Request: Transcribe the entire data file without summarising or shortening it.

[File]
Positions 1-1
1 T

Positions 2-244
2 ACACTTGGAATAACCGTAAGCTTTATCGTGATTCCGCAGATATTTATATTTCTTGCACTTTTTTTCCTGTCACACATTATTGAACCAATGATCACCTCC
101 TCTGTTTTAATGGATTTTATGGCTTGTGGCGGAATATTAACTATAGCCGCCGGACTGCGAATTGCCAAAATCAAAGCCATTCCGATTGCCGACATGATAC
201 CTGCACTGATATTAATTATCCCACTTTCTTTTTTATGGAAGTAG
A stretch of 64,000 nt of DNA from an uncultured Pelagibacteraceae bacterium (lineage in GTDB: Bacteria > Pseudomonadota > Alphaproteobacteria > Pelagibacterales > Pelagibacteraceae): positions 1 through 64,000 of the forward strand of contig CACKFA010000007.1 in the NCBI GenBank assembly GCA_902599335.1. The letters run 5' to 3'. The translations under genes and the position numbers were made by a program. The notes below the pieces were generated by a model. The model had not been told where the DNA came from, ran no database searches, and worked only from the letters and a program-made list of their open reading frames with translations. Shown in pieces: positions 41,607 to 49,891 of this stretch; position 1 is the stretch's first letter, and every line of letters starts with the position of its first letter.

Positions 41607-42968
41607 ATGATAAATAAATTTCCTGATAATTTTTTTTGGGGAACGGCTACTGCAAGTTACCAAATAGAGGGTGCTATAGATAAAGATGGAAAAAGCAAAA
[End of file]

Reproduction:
Positions 1-1
1 T

Positions 2-244
2 ACACTTGGAATAACCGTAAGCTTTATCGTGATTCCGCAGATATTTATATTTCTTGCACTTTTTTTCCTGTCACACATTATTGAACCAATGATCACCTCC
101 TCTGTTTTAATGGATTTTATGGCTTGTGGCGGAATATTAACTATAGCCGCCGGACTGCGAATTGCCAAAATCAAAGCCATTCCGATTGCCGACATGATAC
201 CTGCACTGATATTAATTATCCCACTTTCTTTTTTATGGAAGTAG
A stretch of 64,000 nt of DNA from an uncultured Pelagibacteraceae bacterium (lineage in GTDB: Bacteria > Pseudomonadota > Alphaproteobacteria > Pelagibacterales > Pelagibacteraceae): positions 1 through 64,000 of the forward strand of contig CACKFA010000007.1 in the NCBI GenBank assembly GCA_902599335.1. The letters run 5' to 3'. The translations under genes and the position numbers were made by a program. The notes below the pieces were generated by a model. The model had not been told where the DNA came from, ran no database searches, and worked only from the letters and a program-made list of their open reading frames with translations. Shown in pieces: positions 41,607 to 49,891 of this stretch; position 1 is the stretch's first letter, and every line of letters starts with the position of its first letter.

Positions 41607-42968
41607 ATGATAAATAAATTTCCTGATAATTTTTTTTGGGGAACGGCTACTGCAAGTTACCAAATAGAGGGTGCTATAGATAAAGATGGAAAAAGCAAAA